DECCMA Project Launched

Group picture of participants at the launch and inception workshop

The DEltas, vulnerability and Climate Change: Migration and Adaptation (DECCMA) project was launched on Tuesday 6th May 2014 under the chairmanship of the Vice-Chancellor of the University of Ghana. The project is a consortium of five institutions from Africa, Asia and Europe. The project, which is researching into deltas in these regions, is jointly funded by IDRC and DFID. 

In a welcome address, the Principal Investigator (PI) and Director of the Regional Institute for Population Studies (RIPS), Prof. Samuel Nii Ardey Codjoe said the project, which is looking at migration as an adaptation option, will provide policy directions to the government and facilitate collaboration between University of Ghana and the other consortium members. According to the PI, DECCMA is the 5th climate change project RIPS is undertaking.


Prof. Samuel Nii Ardey Codjoe

The Vice Chancellor, in a speech read on his behalf by Prof. Patrick Ofori-Danson, identified climate change as one of the four research clusters in the University of Ghana. As a result, a trans-disciplinary research group has been constituted on climate change with focus on four key areas. These include climate change and health; climate change and water resources; climate change and society; and climate change innovation with emphasis on green economy. He mentioned that activities of the research group are expected to compliment the ongoing climate change research at various units at the University of Ghana.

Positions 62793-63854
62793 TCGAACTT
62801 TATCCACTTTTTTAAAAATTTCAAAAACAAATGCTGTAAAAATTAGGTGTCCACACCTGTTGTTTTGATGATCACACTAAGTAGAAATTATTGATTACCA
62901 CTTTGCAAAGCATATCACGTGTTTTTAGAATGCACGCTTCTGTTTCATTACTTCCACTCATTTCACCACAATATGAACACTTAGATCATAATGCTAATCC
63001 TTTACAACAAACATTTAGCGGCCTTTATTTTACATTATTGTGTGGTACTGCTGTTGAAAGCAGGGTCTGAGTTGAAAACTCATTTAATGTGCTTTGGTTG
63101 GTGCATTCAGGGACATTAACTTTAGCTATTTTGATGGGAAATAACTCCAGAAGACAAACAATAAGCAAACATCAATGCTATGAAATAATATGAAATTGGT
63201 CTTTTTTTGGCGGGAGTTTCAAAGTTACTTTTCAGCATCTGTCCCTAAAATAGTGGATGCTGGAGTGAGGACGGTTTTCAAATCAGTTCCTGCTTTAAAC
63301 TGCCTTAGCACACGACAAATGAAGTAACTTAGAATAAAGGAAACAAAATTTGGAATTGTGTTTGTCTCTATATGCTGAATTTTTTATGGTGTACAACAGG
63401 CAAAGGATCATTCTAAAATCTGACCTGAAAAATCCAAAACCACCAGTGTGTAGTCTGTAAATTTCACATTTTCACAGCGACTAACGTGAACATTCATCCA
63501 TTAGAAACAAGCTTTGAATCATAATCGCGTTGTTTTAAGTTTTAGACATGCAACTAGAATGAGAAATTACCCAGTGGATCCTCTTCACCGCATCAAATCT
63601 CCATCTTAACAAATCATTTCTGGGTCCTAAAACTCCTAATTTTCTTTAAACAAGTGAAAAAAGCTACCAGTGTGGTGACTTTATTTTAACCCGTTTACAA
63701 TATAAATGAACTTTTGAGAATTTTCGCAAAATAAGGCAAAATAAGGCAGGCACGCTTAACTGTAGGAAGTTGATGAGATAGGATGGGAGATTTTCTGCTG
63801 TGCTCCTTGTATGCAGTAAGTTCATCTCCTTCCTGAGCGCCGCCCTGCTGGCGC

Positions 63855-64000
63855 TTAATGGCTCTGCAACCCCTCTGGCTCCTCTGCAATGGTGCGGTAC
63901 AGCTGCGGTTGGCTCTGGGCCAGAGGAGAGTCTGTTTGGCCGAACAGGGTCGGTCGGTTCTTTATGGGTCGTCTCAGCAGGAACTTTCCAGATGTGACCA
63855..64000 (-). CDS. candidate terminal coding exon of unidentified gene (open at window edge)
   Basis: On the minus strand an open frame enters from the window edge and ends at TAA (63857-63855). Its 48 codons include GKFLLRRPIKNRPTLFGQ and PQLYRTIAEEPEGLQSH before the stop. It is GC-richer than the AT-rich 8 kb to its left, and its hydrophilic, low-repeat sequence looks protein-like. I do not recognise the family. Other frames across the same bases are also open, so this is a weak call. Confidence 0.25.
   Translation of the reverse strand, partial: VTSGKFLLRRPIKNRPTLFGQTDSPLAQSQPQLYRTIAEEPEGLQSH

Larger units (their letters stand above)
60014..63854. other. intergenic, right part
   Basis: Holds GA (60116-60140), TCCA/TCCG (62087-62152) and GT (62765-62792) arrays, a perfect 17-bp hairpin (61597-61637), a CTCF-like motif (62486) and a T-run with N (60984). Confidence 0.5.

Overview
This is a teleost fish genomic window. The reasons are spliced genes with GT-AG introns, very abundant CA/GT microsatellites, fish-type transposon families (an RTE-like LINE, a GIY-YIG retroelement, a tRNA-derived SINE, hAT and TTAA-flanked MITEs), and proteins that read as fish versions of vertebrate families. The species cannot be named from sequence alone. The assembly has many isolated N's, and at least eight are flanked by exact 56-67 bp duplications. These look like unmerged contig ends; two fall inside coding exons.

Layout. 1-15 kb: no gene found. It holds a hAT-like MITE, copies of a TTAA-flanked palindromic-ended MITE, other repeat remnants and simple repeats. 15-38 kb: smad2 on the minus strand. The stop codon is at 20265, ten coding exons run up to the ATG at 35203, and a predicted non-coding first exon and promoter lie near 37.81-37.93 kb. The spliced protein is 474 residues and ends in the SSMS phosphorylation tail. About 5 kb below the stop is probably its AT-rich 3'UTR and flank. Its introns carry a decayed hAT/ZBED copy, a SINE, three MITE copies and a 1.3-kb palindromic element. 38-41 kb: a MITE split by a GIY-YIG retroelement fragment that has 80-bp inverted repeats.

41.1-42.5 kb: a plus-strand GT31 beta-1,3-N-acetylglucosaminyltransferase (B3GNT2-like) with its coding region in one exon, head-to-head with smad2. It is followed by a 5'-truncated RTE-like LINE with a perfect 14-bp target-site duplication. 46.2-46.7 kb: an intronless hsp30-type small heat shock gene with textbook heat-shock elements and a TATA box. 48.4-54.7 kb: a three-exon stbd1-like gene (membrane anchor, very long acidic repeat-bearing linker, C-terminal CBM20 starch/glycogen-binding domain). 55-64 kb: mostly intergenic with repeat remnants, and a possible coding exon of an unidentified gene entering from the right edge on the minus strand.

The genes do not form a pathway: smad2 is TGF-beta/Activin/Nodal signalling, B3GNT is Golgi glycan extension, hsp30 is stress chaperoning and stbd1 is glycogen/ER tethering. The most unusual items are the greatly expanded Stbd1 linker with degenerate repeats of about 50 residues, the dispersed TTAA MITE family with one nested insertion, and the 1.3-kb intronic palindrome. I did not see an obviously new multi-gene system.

The Canadian High Commissioner, in a goodwill message read on his behalf by the Dr. Gopaul-Saikali said Canada is highly concerned with the impacts of climate change in developing countries. Canada is a signatory to the United Framework Convention on Climate Change (UNFCCC) and has committed about $1.2 billion for the 2010/2011 to 2012/2013 fiscal years. She said Canada is taking action based on science and research to respond to the impacts of climate change particularly, in vulnerable communities.

In addition, Canada, she mentioned, is ready to work with Ghana and other African and Asia countries to help them achieve their green house gas emission reduction. She stated that the Canadian assistance budget is aimed at improving development and are targeted at three priority themes. These include food security, securing the future of children and generating sustainable economic growth. Hence Canada welcomes this new collaboration with DFID on the DECCMA project.


Dr. Gopaul-Saikali

The Deputy PI of the project, Dr. Kwasi Appeaning Addo of the Department of Marine and Fisheries Sciences, University of Ghana, gave a brief presentation on the focus of the project, the methodology and the various actors and institutions involved. He identified migration as a major issue within deltaic regions and the need for climate change to be analysed in this dynamic context.


Dr. Kwasi Appeaning Addo

In launching the project, the Deputy Minister for Environment, Science, Technology and Innovation identified the Volta delta as highly vulnerable to climate change due to its topography. She mentioned issues of flooding and coastal erosion as major threat to agricultural production. She said one of the key pillars of the current government is to put people first and hence promised government’s full support for the DECCMA project. She called on all to enhance Ghana’s current and future development by strengthening its adaptive capacity to climate change impacts and building the resilience for the society and ecosystems.

The Master of ceremony for the programme was the Ghana DECCMA project coordinator, Dr. Cynthia Addoquaye Tagoe from ISSER.